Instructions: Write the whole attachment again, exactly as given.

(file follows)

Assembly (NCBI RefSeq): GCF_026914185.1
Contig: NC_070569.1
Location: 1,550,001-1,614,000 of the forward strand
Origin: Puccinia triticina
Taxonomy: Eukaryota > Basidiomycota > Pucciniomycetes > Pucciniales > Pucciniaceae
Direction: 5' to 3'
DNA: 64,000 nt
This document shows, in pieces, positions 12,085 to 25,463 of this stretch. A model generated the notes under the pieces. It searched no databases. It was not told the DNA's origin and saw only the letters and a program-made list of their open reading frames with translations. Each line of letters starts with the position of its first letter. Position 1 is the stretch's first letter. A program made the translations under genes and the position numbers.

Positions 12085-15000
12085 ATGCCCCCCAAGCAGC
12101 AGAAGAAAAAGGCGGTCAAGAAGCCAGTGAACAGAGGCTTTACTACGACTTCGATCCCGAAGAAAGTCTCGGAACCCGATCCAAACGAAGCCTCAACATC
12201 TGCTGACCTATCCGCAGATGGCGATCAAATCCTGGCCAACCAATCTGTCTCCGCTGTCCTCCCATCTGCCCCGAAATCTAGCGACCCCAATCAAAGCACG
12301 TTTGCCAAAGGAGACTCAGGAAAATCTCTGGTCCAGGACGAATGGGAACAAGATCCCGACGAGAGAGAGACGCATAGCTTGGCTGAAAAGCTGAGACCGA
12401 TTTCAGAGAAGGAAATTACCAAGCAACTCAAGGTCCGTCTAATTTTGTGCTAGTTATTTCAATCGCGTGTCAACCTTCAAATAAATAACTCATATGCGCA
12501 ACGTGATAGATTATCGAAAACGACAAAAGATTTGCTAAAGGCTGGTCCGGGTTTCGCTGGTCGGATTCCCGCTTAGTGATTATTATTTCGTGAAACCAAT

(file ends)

Assembly (NCBI RefSeq): GCF_026914185.1
Contig: NC_070569.1
Location: 1,550,001-1,614,000 of the forward strand
Origin: Puccinia triticina
Taxonomy: Eukaryota > Basidiomycota > Pucciniomycetes > Pucciniales > Pucciniaceae
Direction: 5' to 3'
DNA: 64,000 nt
This document shows, in pieces, positions 12,085 to 25,463 of this stretch. A model generated the notes under the pieces. It searched no databases. It was not told the DNA's origin and saw only the letters and a program-made list of their open reading frames with translations. Each line of letters starts with the position of its first letter. Position 1 is the stretch's first letter. A program made the translations under genes and the position numbers.

Positions 12085-15000
12085 ATGCCCCCCAAGCAGC
12101 AGAAGAAAAAGGCGGTCAAGAAGCCAGTGAACAGAGGCTTTACTACGACTTCGATCCCGAAGAAAGTCTCGGAACCCGATCCAAACGAAGCCTCAACATC
12201 TGCTGACCTATCCGCAGATGGCGATCAAATCCTGGCCAACCAATCTGTCTCCGCTGTCCTCCCATCTGCCCCGAAATCTAGCGACCCCAATCAAAGCACG
12301 TTTGCCAAAGGAGACTCAGGAAAATCTCTGGTCCAGGACGAATGGGAACAAGATCCCGACGAGAGAGAGACGCATAGCTTGGCTGAAAAGCTGAGACCGA
12401 TTTCAGAGAAGGAAATTACCAAGCAACTCAAGGTCCGTCTAATTTTGTGCTAGTTATTTCAATCGCGTGTCAACCTTCAAATAAATAACTCATATGCGCA
12501 ACGTGATAGATTATCGAAAACGACAAAAGATTTGCTAAAGGCTGGTCCGGGTTTCGCTGGTCGGATTCCCGCTTAGTGATTATTATTTCGTGAAACCAAT